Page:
Fun Stuff

Canadian Actor and Stuntman Dennis Andres Talks Trucks and Harleys

Actor Dennis Andres stars in the new CBC TV hit series Strays, but he’s also appeared in numerous commercials, feature films, and television shows with a long list of credits including Workin’ Moms, Star Trek: Discovery, Lady Psycho Killer, and the pilot episode of ABC’s The Greatest American Hero. Before his acting debut, he was a contractor, which is where the 35-year-old developed his love of big trucks. He drives a 2014 Ram 1500 pickup and rides a 2015 Harley-Davidson Road Glide Special motorcycle.

When did you start riding a bike?

I got my licence in my early 20s – the exact time I got my G1. I wasn’t able to get a bike right away, so my motorcycle licence had run its course and I had to start from scratch all over again with my M1, M2, and M. I desperately wanted to get back on a bike.

I started riding on a 2005 Harley-Davidson Sportster 883. It was fantastic. It was bulletproof. I ripped the entire bike apart and rebuilt it to my own liking. Learning to wrench on your bike and do your own maintenance was easy on that bike. It was a good, clean bike that was user- and rider-friendly with a great platform for someone to get their feet wet. It had a great price tag and it allowed me to learn as much as I can on the basic fundamentals of a motorcycle.

Any mishaps riding?

I’ve crashed on a dirt bike. The dirt and the grass is a lot more forgiving than asphalt. By the grace of God, I’ve been very, very lucky – knock on wood. I try to ride very responsibility and I read the traffic’s body language to the best of my ability.

Does riding a bike make you a better driver?

Definitely. You become a better driver. Now, more than ever with cellphones and sound systems that drown out the surrounding noise, my theory is “loud pipes save lives” – that’s a common phrase in the bike world. Being a biker, you definitely become hyper-aware of your surroundings. At the end of the day, four wheels is always going to beat two wheels in any kind of negative altercation on the road.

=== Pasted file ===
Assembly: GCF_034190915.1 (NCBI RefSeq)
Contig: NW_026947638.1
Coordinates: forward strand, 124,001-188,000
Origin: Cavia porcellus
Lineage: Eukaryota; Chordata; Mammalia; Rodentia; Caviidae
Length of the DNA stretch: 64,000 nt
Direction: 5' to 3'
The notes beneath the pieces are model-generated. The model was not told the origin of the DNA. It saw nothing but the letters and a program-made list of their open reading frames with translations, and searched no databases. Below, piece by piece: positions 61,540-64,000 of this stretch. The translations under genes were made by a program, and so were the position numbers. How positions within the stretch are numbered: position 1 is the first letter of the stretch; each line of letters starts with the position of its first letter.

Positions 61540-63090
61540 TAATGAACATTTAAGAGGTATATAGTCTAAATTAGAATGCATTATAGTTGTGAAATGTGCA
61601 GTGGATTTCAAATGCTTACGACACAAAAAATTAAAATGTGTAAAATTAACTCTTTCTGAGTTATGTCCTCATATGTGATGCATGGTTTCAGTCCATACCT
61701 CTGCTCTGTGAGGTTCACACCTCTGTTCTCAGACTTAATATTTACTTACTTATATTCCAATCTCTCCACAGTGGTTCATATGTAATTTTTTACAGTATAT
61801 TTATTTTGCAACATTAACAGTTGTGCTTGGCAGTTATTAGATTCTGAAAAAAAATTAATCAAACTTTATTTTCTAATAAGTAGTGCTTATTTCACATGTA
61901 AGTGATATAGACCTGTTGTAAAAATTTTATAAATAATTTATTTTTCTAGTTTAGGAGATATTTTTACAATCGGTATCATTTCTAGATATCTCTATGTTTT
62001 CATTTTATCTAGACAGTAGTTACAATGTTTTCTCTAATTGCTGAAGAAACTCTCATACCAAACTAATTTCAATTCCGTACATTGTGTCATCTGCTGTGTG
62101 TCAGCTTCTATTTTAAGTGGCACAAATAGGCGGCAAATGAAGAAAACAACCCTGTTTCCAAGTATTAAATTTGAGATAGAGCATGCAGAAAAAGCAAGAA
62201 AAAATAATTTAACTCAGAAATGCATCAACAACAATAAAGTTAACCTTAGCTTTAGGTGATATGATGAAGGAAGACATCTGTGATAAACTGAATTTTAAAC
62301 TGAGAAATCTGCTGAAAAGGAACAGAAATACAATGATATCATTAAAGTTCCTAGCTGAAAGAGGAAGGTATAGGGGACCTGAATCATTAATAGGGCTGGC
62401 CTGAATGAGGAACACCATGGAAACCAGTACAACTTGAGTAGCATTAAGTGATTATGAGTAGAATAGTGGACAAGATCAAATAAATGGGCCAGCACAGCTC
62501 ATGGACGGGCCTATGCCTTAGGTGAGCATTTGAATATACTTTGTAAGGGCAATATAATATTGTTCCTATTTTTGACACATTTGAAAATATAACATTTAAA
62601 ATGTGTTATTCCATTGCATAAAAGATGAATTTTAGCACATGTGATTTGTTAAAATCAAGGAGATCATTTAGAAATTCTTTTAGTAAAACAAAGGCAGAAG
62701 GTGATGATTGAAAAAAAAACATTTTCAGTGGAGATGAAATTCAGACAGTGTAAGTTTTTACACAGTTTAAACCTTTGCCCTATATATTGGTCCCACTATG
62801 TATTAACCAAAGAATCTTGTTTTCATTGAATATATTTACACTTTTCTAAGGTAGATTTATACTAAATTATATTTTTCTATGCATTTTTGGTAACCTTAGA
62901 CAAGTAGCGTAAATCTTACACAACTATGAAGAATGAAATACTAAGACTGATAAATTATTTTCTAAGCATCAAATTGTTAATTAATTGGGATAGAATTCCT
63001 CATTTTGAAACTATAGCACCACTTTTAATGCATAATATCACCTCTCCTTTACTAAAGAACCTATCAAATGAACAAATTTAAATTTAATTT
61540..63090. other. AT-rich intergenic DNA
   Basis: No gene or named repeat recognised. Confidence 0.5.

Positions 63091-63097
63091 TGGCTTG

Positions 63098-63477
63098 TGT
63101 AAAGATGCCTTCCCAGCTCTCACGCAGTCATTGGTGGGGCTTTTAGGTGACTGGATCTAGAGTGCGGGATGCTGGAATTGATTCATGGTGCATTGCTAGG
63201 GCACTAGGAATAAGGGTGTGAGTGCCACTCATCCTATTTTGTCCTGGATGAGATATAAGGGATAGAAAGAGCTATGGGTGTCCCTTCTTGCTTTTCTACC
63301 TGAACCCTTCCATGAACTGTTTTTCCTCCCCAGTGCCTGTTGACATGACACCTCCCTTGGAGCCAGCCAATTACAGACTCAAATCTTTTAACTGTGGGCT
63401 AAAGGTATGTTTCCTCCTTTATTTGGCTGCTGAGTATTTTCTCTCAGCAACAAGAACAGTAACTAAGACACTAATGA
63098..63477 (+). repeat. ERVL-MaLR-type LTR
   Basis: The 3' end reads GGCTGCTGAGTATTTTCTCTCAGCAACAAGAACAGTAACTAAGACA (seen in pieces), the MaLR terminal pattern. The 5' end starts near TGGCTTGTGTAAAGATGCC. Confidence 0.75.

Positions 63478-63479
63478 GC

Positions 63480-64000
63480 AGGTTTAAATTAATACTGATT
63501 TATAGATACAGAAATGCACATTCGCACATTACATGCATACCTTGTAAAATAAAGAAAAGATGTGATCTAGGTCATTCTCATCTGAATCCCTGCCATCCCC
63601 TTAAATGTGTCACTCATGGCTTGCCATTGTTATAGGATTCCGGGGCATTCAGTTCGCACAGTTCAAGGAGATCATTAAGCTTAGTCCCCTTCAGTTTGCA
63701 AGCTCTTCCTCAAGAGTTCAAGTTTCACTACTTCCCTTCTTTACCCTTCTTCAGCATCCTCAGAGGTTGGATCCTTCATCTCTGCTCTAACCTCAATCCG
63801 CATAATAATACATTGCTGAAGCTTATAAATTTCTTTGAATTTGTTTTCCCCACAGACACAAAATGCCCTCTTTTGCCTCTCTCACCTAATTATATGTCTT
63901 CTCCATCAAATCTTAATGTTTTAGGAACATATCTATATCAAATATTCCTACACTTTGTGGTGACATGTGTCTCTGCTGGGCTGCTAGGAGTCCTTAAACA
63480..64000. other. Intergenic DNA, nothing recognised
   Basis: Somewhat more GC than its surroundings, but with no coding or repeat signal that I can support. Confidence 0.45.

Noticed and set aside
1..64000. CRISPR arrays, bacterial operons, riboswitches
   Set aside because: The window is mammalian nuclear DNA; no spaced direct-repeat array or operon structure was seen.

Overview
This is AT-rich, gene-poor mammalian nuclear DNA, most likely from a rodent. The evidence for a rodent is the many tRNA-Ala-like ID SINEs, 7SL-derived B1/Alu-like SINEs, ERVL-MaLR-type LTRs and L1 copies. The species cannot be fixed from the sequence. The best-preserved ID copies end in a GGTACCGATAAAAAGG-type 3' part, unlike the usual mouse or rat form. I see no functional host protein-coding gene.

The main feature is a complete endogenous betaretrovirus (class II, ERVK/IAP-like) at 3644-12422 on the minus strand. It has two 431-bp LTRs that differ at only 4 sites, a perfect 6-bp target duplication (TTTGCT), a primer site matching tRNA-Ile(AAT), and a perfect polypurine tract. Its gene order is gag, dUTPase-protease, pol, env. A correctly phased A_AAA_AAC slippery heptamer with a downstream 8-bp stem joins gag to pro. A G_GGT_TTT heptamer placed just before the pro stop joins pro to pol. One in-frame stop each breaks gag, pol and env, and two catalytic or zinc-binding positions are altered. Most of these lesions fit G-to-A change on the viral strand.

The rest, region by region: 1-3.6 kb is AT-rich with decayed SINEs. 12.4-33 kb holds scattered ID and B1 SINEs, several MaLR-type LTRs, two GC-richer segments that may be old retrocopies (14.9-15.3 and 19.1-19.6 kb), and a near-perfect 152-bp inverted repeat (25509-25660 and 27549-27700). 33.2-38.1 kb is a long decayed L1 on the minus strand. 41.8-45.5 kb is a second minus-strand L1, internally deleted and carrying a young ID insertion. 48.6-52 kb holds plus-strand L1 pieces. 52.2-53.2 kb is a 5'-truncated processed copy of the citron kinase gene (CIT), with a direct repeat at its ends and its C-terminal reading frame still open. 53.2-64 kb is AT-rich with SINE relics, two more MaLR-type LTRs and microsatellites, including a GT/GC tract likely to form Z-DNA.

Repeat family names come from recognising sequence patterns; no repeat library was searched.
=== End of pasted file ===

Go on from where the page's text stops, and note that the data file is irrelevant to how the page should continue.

Why did you buy a Ram 1500?

This is my second Ram – my first vehicle was a Ram. But the whole starving artist thing at the time forced me to downgrade to a Volkswagen Golf, which is essentially a recycling bin on wheels. It was a great car – it took me to California and back. I was a contractor doing renovations to survive while I was pursuing my acting career, so the Golf saw its day and I needed to get into a pickup truck for hauling materials and tools. I tried out Fords, Chevys, and for some reason, I went back to the Ram. Outside of the dial shift knob, I’m very happy. I’ve got my eye on a [Ram] 2500 now.

A Ram 2500! Do you really need a big truck like that?

Need is a strong word. At the end of the day, the 2500 may be overkill now that I’m acting full-time and doing renovations for fun and flipping houses on the side. Boys and their toys.

What does a Ram say about you?

It says I appreciate a safe, comfortable, mean-looking ride while being cognisant of what my wallet is trying to counterbalance.

It must cost a fortune to fill up!

Definitely. I’m happy with the vehicle, but with gas prices these days, I’m ready to get a bicycle again. The Harley saw a lot of driving this year to avoid filling up the truck.

Would you ever consider getting an electric truck?

I don’t know if I’m ready for that platform with the amount of driving I do. I drive a lot. I have 270,000 kilometres on my Ram. My truck broke down around Christmas time, 2021. I was driving to Ottawa and the water pump seized, the belt snapped, and all of a sudden, my entire dashboard started going haywire. I pulled off on the side of the highway and I was fortunate it wasn’t a blistering cold day. CAA took care of me and took me to a local dealership… the techs were coming up on closing time near Christmas and they got me a water pump and back on the road. Now, imagine that with an electric vehicle? I don’t know if I’m ready for that platform, but I’m definitely curious to see where it goes and I’m considering a switch once I’m confident with that platform.

I want to see where Dodge takes their electric platform. So far, I don’t like what I’m seeing. The way they’re making newer vehicles – I don’t like the spaceship thing. I like simplicity. I want them to work out some of the kinks on their electric platforms… Once car companies fine-tune their platforms so that the vehicles don’t look like the Jetsons own it and the infrastructure improves, I might make the switch.

What’s your dream car?

A 1954 Chevy two-door coupe with a big block is my dream car. I love the look. And that particular vehicle I think is super badass. I love the look of the older cars. I find in newer cars, if you’re not close enough to see the emblem, you don’t know what they are. There’s a lot more character and personality in the way that cars used to look.

Sidebar: Dennis Andres






Berlin, Germany; immigrated to Hamilton, Ont., in 1995

My Rides

A 2014 Dodge Ram 1500 and a 2015 Harley Davidson Road Glide Special

Notable Achievements

  • Acting credits include a supporting role of Ian Matthews in the CBC series Workin’ Moms, supporting lead role in Lady Psycho Killer starring Malcolm McDowell, Michael Madsen, Daniel Baldwin, and Guillermo Del Toro’s The Strain along with credits in Star Trek: Discovery, Dark Matter and Killjoys.
  • Trained extensively in Mixed Martial Arts and football, garnering a top spot in national championships in both activities
  • Joined the Canadian Armed Forces in 2006 where he served with the Royal Hamilton Light Infantry

Currently on

Season 2 of the comedy series Strays, airing Tuesdays at 8:30 pm (9 NT) on CBC and CBC Gem.